Letters to Prison

Not much has been posted here for a few days.  I’ve been absorbed in writing to my nephew serving a four year prison term.  We talked very little during his childhood and early adulthood.  He lived hundreds of miles away on the other side of the  mountains, and when we did visit he was often gone.  What conversations we had tended toward the usual teenage two and three word answers to an uncle asking inane questions such as “how are things going?”, complicated by the many events in his life on the wrong side of the law in the company of his preferred friends who lived there. 
Now he’s in prison and we frequently correspond the old fashioned way, by letter sent through the postal service.  In the closed environment of his cell, the entire world of literature, history, philosophy, theology and politics has become open for exploration.  Odd, isn’t it?  And that’s what our conversations are about.  His five page letters full of questions and observations from the books he is now reading are answered by my five page letters providing some answers, asking more questions, trying to remember the books that were read so many years ago, and suggesting ways of learning the art of critical thinking. 
I posted one yesterday.  In it I responded to the issues he raised in his last letter and covered: reasons for a college education; reasons for skills training; the art of reading newspapers; reflecting on foundational assumptions about beliefs and basic standards of verification; why Anglicans are not much interested in the so called prophecies of the Philadelphia Church of God; the importance of the prophets in orthodox Christian thinking; what we mean by incarnational ministry; reflections on admirable political figures in American history; the seductive power of Washington; why it is important to study history in general and American history in particular; a brief touch on the Articles of Confederation,  Federalist papers and the Constitution to be followed up on later; and finally a brief review of the history of Islam, the crusades, growth of the Ottoman Empire, WWI and its aftermath, and why the Taliban don’t really care about any of that.
Covering all of that in five or six pages is a bit sketchy to say the least, but it’s part of an ongoing conversation, and it doesn’t seem appropriate to dive too deep with a young man just beginning to learn how to learn.  We’ve got time.  Four years to be precise.  In the meantime, I may try to write one or two other posts before taking a month long sabbatical.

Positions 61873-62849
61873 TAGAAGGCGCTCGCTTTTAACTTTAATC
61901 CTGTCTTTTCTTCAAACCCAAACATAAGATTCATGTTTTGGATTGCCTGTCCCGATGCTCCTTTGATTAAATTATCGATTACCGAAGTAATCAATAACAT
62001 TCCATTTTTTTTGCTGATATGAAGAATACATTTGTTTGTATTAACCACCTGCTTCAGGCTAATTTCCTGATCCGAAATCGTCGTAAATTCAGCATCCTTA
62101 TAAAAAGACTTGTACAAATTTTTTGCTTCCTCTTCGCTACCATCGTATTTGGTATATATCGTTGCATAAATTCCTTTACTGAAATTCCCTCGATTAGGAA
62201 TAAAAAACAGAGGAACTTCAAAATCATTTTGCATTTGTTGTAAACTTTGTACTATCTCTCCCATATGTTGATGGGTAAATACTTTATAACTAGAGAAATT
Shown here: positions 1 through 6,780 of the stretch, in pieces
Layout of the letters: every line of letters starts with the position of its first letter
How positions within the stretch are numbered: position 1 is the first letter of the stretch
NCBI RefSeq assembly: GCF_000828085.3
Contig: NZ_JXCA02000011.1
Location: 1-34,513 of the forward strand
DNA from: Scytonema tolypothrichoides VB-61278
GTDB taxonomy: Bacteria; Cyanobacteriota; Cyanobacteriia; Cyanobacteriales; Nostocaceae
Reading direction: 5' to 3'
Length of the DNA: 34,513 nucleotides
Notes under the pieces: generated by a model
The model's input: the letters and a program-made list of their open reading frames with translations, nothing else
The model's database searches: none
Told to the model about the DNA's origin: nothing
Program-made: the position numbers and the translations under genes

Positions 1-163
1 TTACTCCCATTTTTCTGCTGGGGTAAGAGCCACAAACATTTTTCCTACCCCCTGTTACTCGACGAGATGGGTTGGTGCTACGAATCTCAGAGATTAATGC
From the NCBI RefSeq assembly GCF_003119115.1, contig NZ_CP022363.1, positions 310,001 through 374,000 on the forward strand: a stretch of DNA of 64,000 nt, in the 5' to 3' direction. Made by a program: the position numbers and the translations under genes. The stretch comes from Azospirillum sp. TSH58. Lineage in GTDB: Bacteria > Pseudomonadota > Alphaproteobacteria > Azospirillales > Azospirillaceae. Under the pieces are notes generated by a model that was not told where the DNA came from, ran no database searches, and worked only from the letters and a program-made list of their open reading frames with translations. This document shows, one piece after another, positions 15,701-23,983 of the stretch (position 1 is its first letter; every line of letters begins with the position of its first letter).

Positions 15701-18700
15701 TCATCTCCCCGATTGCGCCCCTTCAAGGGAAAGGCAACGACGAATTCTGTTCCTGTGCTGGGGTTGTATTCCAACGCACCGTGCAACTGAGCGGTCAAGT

3 thoughts on “Letters to Prison”

  1. I just wanted to respond enough to let you know my sympathy and a little encouragement in what you are doing and feeling. My former son-in-law, my daughter's ex-husband,was just released from the WA state penitentiary after about four years (he wasn't in the local one, and I never asked where). He was a recidivist, as they call it, since he had previously served about four years in the Utah system for armed robbery. My daughter knew this, and never told me until long after she had married him and had her two children, when he started returning to his old ways and she divorced him,finally. This sort of truth about miscreants is very discouraging–that no everyone of that sort can really change. Old ways are hard to break. I know that one of our study group friends is very fond of the theme, very stressed especially in Luke's Gospel (as in the story of the Prodigal Son, and others)of the forgiveness of sins. And I recall the sad experience of Bill and Virginia Berney with their adopted son who kept going to prison. You mentioned briefly, also, that there is support for a sort of predestination in parts of the Bible,as unpleasant to think about as that is to liberal Christians. But you do have my good wishes.Dr B

  2. Tx PC and tx too Dr. B for his sympathy and some encouragement for your continued correspondence with our nephew – so many heartaches come through wrong decisions made both early and late in lives. The consequences seem so obvious to those of us who choose to live within the \”rules\” of society and yet often surprising to those who choose to live outside of the \”rules.\” I have to have hope for this child and for all children of God who choose the wrong paths. Hope for their return to society, for their lesson learned, for their future hopes and dreams. I can site cases of lost and dashed hopes for families and loved ones but I still MUST hope for God's redemption of a lost soul and for merciful love for those families whose hopes and dreams are dashed by their loved ones making inappropriate decisons. xo

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